London’s socio-economic picture shows deprivation is diluted in new report

 

The level of deprivation in London has improved over the last four years, as gentrification spreads across the capital and quality of life improves.

The latest English Indices of Deprivation report for 2019 (IoD2019) from the Office for National Statistics has identified a sharp downward shift in deprivation across some areas of London since the last analysis in 2015.

The boroughs of Westminster, Islington and Tower Hamlets have all shown significant dilution in their deprivation status. This suggests that the neighbourhoods within the authority have become less deprived relative to other neighbourhoods in England.

The gentrification effect in London boroughs

The increase in prosperity in regenerated neighbourhoods can be accounted for to a degree by the influx of wealthy incomers moving into new-build developments. Over the last few years, this has triggered a radical transformation in the socio-economic profile of what were formerly some of London’s most deprived and run down areas.

For example, Tower Hamlets has improved its ranking from 24 in 2015 to 175 in this year’s analysis. Only 1.4% of its neighbourhoods were in the 10% most deprived in England compared with 55% in 2004.

In Islington, 15 years ago, a third of neighbourhoods were classified as among the most deprived; now that stands at 5%. In Hackney, where nearly 50% of neighbourhoods were in the top 10% most deprived in 2004, just one in 10 now were.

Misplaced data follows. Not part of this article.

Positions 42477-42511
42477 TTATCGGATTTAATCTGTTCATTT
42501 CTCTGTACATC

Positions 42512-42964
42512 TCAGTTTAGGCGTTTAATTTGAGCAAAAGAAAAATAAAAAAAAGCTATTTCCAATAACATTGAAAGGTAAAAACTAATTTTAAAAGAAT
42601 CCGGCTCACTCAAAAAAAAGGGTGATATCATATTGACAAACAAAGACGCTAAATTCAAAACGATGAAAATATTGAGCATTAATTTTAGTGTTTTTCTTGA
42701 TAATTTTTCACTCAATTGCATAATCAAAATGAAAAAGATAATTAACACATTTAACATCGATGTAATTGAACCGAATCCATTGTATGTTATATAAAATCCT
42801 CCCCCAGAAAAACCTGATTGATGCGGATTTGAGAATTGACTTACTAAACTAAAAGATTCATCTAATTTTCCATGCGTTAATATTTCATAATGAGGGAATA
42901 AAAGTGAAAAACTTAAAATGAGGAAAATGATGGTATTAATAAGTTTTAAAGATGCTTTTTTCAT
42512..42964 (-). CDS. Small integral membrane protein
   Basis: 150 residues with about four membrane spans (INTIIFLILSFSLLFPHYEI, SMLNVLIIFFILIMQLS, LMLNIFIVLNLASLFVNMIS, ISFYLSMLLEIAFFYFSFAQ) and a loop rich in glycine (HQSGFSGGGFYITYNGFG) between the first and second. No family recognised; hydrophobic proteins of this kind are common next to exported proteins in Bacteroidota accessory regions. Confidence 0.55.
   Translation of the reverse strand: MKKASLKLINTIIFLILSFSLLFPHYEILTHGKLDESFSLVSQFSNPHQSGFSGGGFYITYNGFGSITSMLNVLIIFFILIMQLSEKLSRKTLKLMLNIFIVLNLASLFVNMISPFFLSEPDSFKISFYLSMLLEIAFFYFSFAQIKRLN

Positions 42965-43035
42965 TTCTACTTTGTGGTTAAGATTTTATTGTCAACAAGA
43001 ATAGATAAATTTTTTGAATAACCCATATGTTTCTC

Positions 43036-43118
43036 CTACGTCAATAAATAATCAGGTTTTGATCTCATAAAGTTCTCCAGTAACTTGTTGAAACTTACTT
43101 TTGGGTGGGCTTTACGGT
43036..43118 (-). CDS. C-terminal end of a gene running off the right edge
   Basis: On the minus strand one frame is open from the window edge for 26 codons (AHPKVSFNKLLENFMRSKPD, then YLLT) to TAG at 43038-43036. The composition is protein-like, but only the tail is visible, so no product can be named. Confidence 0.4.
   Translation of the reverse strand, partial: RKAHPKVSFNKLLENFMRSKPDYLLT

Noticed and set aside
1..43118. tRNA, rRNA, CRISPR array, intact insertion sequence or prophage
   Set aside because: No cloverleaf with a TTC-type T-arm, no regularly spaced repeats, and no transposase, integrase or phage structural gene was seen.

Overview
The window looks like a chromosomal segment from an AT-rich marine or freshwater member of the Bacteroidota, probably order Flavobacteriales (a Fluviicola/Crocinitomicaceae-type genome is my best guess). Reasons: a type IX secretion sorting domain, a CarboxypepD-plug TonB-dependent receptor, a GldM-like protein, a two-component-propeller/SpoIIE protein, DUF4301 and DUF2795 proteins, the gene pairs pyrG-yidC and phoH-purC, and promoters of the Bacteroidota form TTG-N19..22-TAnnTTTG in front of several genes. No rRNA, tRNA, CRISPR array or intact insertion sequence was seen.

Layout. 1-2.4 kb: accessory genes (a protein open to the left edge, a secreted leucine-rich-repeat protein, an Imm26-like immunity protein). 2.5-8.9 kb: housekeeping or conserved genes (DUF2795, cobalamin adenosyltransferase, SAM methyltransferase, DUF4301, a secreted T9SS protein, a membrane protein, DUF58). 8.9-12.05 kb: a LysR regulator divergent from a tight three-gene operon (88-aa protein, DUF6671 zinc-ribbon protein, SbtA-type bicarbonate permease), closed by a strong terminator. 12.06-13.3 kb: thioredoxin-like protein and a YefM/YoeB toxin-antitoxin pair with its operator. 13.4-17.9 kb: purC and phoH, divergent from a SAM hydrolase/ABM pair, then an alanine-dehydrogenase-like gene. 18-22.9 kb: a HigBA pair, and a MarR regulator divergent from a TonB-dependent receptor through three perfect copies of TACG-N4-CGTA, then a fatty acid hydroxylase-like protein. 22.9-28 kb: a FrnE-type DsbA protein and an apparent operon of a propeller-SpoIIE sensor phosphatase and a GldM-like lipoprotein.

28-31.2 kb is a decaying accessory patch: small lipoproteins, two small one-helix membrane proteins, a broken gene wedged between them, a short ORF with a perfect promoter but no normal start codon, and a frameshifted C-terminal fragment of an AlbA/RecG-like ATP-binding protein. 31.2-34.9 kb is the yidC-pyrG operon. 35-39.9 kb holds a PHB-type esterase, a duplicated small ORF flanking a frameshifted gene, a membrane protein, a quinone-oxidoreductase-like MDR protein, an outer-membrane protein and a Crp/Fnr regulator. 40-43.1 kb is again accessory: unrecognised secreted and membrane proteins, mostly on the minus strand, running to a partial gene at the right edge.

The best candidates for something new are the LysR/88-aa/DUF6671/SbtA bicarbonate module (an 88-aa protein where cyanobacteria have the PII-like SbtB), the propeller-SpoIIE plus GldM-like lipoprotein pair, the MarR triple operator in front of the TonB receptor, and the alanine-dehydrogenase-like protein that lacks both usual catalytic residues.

Number of deprived areas in London falls from eight to three

Four years ago, when looking at the proportion of their neighbourhoods which were the most deprived nationally, the IoD2015 report ranked eight London boroughs in the most deprived 30% of local authorities – Tower Hamlets, Haringey, Hackney, Islington, Westminster, Enfield, Kensington and Chelsea and Waltham Forest.

Now only three London boroughs are ranked in the most deprived three deciles: Hackney, Haringey and surprisingly Kensington and Chelsea – its demographic one of two halves.

London has seven of the 10 local authority districts with the highest levels of income deprivation among older people, unchanged from the IoD2015.

Seven distinct domains, which are combined and weighted accordingly, measure the degree (or not) of deprivation attributed to each area. They are: – Income (22.5%) – Employment (22.5%) – Health Deprivation and Disability (13.5%) – Education, Skills Training (13.5%) – Crime (9.3%) – Barriers to Housing and Services (9.3%) – Living Environment (9.3%).

How the rest of the country fares

Across England, 88% of neighbourhoods that are in the most deprived decile in the 2019 Index of Multiple Deprivation 2019 were also the most deprived according to the IoD2015. Across 61% of England’s local authority districts, at least one includes one of the most deprived neighbourhoods.

Middlesbrough, Liverpool, Knowsley, Kingston upon Hull and Manchester are the local authorities with the highest proportions of neighbourhoods among the most deprived in England.

Middlesbrough and Blackpool rank as the most deprived districts regarding income deprivation among children.

The IoD2019 report is based on the collation of key information in 32,844 small neighbourhoods, termed ‘Lower-layer Super Output areas’ across England.

The ONS said: “It is important to remember that many non-deprived people live in deprived areas, and many deprived people live in non-deprived areas. The IoD2019 is designed to identify and measure specific aspects of deprivation, rather than measures of affluence.”

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London’s socio-economic picture shows deprivation is diluted in new report

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